As we walked through this part of 1 John, we have seen the differences between the Church and these antichrists – at the difference between the Holy Spirit working in us and the anti-Jesus spirit that is at work in them. Then, last week, we broke down their attack and looked at how it affects the Church and the differences between the true gospel of Jesus Christ and the way their anti-gospel works against it.

This has been disconcerting to some but let me assure you again that this is not meant to cause fear. The Holy Spirit did not inspire John to write these words so that his original audience or us today should be afraid of these antichrists. No, he wrote this that, just as Jesus said in the verse cited above, we should be able to “recognize them by their fruits” – that we should be able to see them for who they are and trust in the Jesus from the Bible who, as King of kings and Lord of lords has already conquered, is conquering, and will conquer them!

Since we have that assurance, I want to shift our focus from the attack of the antichrists and their false gospel messages to how God has already equipped His church to withstand them. To see this, we need to look at the word that shows up five times in today’s passage: abide.

The idea of abiding is not new to John. It shows up fourteen times in his gospel, and eleven of those are in the same chapter (John 5:38; 6:56; 8:3; John 15:4-7, 9-10, 16)! This word means to “remain, stay (i.e., lodge) with”, giving off a sense of dwelling or living. It can refer to something that has been set up or established that will continue standing and existing for a long time. Let us look at how this works out in today’s passage.

God’s Teachings Abide in His People

In verse 24, John tells his audience that they need to let what they “heard from the beginning abide in [them]”. This basically repeats the language we have seen already in 1 John (1:1, 1:3, 1:5, 2:7, 2:13-14) where he reminds that Jesus is “from the beginning” (v. 1:1) and that His teachings are what “you had from the beginning” (v. 2:7). The good news here is that John tells us that those who “confess the Son” (v. 2:23) have His Word – His teachings – abiding in us.

You see, learning and studying God’s Word is different than all other types of teaching and learning. It is not based on intelligence or wisdom. Instead, it occurs through the “anointing that you received from Him” (v. 27). Depending on our church background, we may have different views on anointing. Here, we can use the literal translation of the word – coating, glazing, or “anything smeared on” – to understand that the knowledge of Christ comes from Him through the preaching of His Word (Romans 10:17) and who, through His Spirit, will “guide you into all truth” (John 16:13).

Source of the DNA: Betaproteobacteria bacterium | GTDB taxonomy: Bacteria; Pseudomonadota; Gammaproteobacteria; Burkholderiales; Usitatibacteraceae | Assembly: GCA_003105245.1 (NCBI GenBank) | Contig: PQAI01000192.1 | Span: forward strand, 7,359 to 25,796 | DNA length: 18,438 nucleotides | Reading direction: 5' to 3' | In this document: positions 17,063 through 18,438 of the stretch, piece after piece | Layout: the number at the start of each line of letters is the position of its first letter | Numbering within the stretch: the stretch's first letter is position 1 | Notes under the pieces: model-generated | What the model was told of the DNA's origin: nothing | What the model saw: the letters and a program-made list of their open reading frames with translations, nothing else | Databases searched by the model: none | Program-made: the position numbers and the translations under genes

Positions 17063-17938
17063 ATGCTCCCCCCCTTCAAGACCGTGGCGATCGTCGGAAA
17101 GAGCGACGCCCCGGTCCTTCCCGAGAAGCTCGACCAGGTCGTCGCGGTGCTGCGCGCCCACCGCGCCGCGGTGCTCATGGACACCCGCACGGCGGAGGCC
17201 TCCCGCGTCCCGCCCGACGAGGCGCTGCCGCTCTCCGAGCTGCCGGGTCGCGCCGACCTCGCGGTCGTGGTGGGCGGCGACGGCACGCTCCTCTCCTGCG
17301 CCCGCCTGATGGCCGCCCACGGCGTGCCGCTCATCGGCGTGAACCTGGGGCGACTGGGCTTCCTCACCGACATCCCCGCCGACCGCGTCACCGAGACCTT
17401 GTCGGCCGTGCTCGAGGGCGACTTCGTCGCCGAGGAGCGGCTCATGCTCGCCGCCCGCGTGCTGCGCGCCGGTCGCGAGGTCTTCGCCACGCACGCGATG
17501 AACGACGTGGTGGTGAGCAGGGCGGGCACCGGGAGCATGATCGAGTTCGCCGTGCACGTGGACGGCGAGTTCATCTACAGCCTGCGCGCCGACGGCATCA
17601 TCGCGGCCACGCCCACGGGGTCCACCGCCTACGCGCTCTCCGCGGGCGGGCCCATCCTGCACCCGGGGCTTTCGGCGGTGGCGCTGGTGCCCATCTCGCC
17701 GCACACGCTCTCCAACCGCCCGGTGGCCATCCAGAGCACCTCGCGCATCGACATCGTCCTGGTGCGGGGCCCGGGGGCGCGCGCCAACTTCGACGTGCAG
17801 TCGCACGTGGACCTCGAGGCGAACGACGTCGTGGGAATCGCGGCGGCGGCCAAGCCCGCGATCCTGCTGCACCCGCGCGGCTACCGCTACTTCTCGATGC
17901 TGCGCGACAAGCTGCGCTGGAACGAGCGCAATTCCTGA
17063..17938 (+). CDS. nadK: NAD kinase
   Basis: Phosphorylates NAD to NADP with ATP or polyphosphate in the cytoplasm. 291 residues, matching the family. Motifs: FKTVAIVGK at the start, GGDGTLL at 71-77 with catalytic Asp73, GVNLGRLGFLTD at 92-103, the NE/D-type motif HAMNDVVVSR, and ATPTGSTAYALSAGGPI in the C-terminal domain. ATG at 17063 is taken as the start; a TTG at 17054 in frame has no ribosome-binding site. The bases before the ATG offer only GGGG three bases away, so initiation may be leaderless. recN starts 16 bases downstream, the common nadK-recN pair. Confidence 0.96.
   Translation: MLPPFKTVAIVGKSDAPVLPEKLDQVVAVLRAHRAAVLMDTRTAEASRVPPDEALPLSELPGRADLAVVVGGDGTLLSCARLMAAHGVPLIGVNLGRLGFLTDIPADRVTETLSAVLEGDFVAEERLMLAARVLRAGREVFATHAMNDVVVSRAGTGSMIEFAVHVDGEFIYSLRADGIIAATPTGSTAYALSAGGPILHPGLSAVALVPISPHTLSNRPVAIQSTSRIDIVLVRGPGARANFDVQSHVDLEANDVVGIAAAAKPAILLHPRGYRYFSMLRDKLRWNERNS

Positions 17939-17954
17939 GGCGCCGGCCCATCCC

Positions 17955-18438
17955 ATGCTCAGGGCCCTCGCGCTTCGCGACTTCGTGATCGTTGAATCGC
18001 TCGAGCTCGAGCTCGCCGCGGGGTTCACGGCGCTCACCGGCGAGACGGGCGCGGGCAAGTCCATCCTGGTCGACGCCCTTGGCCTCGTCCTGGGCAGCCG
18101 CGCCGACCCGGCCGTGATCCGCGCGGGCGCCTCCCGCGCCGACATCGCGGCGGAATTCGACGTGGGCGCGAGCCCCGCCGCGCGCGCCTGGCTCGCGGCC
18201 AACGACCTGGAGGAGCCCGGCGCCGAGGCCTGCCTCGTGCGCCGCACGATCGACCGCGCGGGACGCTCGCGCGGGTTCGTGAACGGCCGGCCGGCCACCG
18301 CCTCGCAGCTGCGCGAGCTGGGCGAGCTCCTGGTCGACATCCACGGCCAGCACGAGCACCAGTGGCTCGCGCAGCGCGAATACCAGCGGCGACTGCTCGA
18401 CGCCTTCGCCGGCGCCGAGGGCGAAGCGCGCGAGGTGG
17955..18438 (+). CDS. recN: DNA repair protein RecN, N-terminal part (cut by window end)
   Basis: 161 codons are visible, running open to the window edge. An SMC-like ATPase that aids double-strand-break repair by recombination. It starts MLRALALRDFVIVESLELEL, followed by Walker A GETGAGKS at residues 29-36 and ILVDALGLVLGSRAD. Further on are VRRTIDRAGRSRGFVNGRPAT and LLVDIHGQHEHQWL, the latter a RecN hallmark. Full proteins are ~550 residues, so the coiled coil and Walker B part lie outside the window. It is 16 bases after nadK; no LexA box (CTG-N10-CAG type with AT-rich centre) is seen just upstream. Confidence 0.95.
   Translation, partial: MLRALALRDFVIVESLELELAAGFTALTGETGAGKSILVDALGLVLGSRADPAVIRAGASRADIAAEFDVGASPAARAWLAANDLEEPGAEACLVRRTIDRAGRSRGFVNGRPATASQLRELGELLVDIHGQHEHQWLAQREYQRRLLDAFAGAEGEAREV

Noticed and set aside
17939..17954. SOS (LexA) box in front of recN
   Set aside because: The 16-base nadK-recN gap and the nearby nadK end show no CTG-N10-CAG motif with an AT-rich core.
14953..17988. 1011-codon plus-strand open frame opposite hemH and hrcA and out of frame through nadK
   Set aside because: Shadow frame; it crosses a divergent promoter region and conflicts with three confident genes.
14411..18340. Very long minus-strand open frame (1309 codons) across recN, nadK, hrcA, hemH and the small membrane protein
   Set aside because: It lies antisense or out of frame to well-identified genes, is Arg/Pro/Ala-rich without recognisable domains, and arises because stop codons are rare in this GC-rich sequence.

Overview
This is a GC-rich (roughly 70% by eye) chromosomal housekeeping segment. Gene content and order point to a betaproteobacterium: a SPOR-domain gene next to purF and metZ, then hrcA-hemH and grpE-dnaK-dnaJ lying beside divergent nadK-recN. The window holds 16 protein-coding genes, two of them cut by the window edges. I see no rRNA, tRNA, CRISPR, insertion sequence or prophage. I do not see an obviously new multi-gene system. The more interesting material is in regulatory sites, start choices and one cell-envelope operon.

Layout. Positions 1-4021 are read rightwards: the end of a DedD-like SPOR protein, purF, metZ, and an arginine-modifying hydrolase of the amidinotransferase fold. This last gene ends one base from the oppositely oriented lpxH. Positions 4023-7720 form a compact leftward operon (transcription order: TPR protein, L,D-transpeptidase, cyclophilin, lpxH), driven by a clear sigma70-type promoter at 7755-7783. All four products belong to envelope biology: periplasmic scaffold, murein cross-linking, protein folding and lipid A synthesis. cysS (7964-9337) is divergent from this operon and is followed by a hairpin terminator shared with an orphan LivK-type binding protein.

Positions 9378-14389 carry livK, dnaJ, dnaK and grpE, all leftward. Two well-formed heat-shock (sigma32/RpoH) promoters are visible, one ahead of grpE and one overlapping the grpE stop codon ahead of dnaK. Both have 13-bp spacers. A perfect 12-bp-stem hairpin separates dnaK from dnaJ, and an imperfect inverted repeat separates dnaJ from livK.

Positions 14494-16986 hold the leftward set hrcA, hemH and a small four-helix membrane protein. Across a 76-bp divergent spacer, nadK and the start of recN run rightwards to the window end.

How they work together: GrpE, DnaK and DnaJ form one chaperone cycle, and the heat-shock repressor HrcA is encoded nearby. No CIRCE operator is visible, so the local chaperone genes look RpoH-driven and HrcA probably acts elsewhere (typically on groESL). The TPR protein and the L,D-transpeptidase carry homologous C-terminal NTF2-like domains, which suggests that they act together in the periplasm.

If His Spirit Abides in You, “You Too Will Abide” in Him

John continues in verse 24 to explain that those who have the teachings from the beginning abiding within them will “abide in the Son and in the Father”. This is good news because it tells us that we will not be like the antichrists who “went out from us” because they “were not of us” (v. 19). No, those who have trusted in Christ as Lord and Savior have His Spirit, and it is through His Spirit that we understand the teaching of the Word. It is through the Spirit’s illumination of the Word that it comes to abide in our hearts and minds.

One of the most famous verses of all time are from Jesus quoting John about this very same assurance: “For God so loved the world, that He gave His only Son, that whoever believes in Him should not perish but have eternal life” (John 3:16). Those who believe and trust in Him will not perish like the antichrists but, instead, abide with God continually in eternal life.

His Promise is for His People to Abide with Him Forever

The good news continues in verse 25: “And this is the promise that He made to us – eternal life”. We have already looked at this promise in John 3:16, but I do not think that we can truly grasp the magnitude of what this means. Our point of view is too limited – too small to grasp the scope of eternity with Christ. I do not possess the writing ability to describe it to you adequately, but thankfully, John shares a picture with us in Revelation 21:3-4 that gives us a glimpse of eternal life: